Some of Sir John's biographers consider this notice to perhaps be his finest matrimonial come-on:
|"Ipswich Journal," June 7, 1788, via Newspapers.com|
In 1801, newspapers carried the following optimistic entreaty:
"As the prospect of my marriage has much increased lately, I am determined to take the best means to discover the lady most liberal in her esteem, by giving her fourteen days more to make her quickest steps towards matrimony, from the date of this paper until eleven o'clock the next morning; and as the contest evidently will be superb, honourable, sacred, and ' lawfully affectionate,' pray do not let false delicacy interrupt you in this divine race for my eternal love, and an infant baronet. For 'tis evident I'm sufficiently young enough for you." This was followed by a poetic effusion:
"For your rank above half the kingdom fly,
What's two hundred pounds with an amorous eye?
I'm famed for looks of good nature and sense:--
Detect them all envy's impertinence.
Your first step with my fair plan must agree,
By sending your qualified line to me,
A beautiful page shall carefully hold
Your ladyship's train surrounded with gold!"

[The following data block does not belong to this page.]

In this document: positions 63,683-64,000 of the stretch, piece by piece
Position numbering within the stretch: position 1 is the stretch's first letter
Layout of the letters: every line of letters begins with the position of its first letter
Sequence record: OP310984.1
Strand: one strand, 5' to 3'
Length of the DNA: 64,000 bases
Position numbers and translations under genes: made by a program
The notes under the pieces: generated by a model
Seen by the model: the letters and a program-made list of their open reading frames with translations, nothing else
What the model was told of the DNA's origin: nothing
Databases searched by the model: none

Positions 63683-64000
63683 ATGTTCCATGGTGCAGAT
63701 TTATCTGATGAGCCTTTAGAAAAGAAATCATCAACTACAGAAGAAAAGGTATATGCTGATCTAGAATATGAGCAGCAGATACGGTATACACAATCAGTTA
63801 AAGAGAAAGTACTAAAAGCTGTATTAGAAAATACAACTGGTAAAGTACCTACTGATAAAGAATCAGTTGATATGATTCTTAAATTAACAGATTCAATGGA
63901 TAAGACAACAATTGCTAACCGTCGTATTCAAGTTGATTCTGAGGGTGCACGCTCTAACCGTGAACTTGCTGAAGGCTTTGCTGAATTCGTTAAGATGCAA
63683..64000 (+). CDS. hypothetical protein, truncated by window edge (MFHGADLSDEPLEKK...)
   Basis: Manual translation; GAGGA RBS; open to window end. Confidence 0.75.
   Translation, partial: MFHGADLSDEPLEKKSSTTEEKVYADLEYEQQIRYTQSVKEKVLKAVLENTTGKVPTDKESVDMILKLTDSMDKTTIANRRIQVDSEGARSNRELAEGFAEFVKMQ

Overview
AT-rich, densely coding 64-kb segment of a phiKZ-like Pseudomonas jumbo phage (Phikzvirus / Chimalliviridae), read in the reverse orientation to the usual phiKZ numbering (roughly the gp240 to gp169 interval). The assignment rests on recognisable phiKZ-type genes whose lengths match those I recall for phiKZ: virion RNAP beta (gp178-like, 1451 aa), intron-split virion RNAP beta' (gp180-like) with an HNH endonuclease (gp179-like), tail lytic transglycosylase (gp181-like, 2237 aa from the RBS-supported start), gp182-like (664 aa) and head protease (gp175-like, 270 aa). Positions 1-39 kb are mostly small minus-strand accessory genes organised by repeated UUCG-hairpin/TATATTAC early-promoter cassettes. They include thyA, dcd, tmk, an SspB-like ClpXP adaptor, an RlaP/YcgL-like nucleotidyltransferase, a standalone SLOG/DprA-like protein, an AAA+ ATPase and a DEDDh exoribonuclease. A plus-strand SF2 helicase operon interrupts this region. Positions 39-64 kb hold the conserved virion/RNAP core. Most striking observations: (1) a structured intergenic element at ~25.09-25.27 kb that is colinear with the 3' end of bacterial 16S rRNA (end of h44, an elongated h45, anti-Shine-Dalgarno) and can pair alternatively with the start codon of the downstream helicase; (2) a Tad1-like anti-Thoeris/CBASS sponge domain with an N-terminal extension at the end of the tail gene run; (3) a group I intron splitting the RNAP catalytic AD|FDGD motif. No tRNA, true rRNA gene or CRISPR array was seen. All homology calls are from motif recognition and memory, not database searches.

By 1802, the elderly Sir John was showing hints of desperation. The "Reading Mercury" published his latest cri de coeur:
"Miss in her Teens.—Let not this sacred offer escape your eye. I now call all qualified ladies, marriageable, to chocolate at my house every day at your own hour.—With tears in my eyes, I must tell you that sound reason commands me to give you but one month's notice before I part with my chance of an infant Baronet for ever: for you may readily hear that three widows and old maids all aged above fifty, near my door, are now pulling caps for me. Pray, my young charmers, give me a fair hearing."
Although Sir John became a celebrity in his day as one of the great curiosities of London society, it is sad to report that such gallant persistence never reaped its just reward. In November of 1809, it was noticed that the famed "Windsor Advertiser" was missing from his accustomed haunts. Finally, a search was made of the sad little room at the castle. There, his body was found in his bed, as alone in death as he had been in life.